and the Cholesky factorization A^T\!A = R^T\!R and wish to obtain the Cholesky factor S of A_1^TA_1  = R^T\!R - A_2^TA_2. Note that R and S are n\times n. This task arises when we solve a regression problem after the observations corresponding to A_2 have been removed. The simple case above corresponds to removing one row (q = 1). Assuming that q \ll p, we would like to obtain S cheaply from R, and numerical stability considerations dictate that we should avoid explicitly forming A_1^TA_1. If we can find a pseudo-orthogonal matrix Q such that

\notag       Q \begin{bmatrix} R \\ A_2 \end{bmatrix}         =         \begin{bmatrix} S \\ 0 \end{bmatrix}, \qquad (6)

with \Sigma given by (5) and S\in\mathbb{R}^{n\times n} upper triangular, then

\notag     A_1^TA_1       = \begin{bmatrix} R   \\ A_2 \end{bmatrix}^T \Sigma         \begin{bmatrix} R   \\ A_2 \end{bmatrix}       = \begin{bmatrix} R   \\ A_2 \end{bmatrix}^T Q^T \Sigma Q         \begin{bmatrix} R   \\ A_2 \end{bmatrix}       = \begin{bmatrix} S   \\ 0   \end{bmatrix}^T \Sigma         \begin{bmatrix} S   \\ 0   \end{bmatrix}       = S^T\!S,

so S is the desired Cholesky factor.

The factorization (6) is called a hyperbolic QR factorization and it can be computed by using hyperbolic rotations to zero out the elements of A_2. A 2\times2 hyperbolic rotation has the form (4), and an n\times n hyperbolic rotation is an identity matrix with a 2\times 2 hyperbolic rotation embedded in it at the intersection of rows and columns i and j, for some i and j.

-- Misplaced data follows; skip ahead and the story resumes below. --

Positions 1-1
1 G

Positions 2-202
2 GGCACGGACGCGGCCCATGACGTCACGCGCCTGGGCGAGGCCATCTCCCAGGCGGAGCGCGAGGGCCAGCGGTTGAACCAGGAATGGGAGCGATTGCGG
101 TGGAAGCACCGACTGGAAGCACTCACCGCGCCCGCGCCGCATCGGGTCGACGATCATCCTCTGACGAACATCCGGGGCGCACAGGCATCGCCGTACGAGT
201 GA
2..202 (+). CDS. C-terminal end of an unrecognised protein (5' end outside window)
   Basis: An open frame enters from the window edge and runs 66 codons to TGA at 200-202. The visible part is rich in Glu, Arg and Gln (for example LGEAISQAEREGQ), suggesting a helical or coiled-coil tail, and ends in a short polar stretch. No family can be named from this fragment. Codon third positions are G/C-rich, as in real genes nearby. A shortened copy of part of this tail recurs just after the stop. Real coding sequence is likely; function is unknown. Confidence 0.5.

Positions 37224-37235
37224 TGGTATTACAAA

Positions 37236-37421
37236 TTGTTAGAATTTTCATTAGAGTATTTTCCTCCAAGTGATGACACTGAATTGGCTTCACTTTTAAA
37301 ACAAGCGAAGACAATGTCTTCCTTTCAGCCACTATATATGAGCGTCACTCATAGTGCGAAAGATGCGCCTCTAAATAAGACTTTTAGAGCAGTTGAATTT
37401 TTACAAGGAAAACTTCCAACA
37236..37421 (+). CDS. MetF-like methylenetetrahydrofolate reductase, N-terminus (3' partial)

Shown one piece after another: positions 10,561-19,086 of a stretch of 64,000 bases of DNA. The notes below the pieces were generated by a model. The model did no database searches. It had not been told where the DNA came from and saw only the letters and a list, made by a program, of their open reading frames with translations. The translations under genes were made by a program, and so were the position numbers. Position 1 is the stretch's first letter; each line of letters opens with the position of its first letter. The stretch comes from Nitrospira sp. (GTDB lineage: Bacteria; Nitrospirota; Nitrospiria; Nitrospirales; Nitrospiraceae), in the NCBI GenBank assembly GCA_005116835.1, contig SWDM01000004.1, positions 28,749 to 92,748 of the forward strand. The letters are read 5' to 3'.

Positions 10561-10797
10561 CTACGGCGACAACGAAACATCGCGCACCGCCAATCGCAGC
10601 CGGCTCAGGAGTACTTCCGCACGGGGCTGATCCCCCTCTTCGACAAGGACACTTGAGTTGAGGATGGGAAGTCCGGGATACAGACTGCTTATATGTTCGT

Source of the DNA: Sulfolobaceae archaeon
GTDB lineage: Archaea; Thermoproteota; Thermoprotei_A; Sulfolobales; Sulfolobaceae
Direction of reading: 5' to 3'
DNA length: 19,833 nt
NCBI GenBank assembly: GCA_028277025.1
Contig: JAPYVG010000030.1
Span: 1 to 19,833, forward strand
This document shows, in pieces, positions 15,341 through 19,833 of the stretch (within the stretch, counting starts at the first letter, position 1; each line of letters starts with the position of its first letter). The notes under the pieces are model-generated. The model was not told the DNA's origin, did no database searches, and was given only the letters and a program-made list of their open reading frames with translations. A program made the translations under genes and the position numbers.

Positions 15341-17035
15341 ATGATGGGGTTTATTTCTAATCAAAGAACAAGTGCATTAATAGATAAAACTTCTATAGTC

In general, a hyperbolic QR factorization of A\in\mathbb{R}^{m\times n} with m = p+q and p\ge n has the form QA = \left[\begin{smallmatrix} R \\ 0 \end{smallmatrix}\right] with Q pseudo-orthogonal with respect to \Sigma = \Sigma_{p,q} and R \in\mathbb{R}^{n\times n} upper triangular. The factorization exists if A^T\Sigma A is positive definite.

Another hyperbolic problem is the indefinite least squares problem

\notag        \min_x \,(b-Ax)^T \Sigma (b-Ax), \qquad (7)

where A\in\mathbb{R}^{m\times n}, m\ge n, and b\in\mathbb{R}^m are given, and \Sigma = \Sigma_{p,q} with m = p + q. For p=0 or q=0 we have the standard least squares (LS) problem and the quadratic form is definite, while for pq>0 the problem is to minimize a genuinely indefinite quadratic form. This problem arises, for example, in the area of optimization known as H^{\infty} smoothing.

The normal equations for (7) are A^T\Sigma Ax = A^T\Sigma b, and since the Hessian matrix of the quadratic objective function in (7) is A^T\Sigma A it follows that the indefinite least squares problem has a unique solution if and only if A^T\Sigma A is positive definite. To solve the problem we can use a hyperbolic QR factorization QA = \left[\begin{smallmatrix} R \\ 0 \end{smallmatrix}\right] to write

\notag \begin{aligned}     A^T\Sigma A &= A^T Q^T \Sigma Q A     = \begin{bmatrix} R \\ 0 \end{bmatrix}^T           \begin{bmatrix} I_p & 0   \\                           0  & -I_q                           \end{bmatrix}      \begin{bmatrix} R \\ 0 \end{bmatrix}      = R^T\!R, \\   A^T\Sigma b &= A^T Q^T\Sigma Q b          = \begin{bmatrix} R \\ 0 \end{bmatrix}^T \! \Sigma Q b. \end{aligned}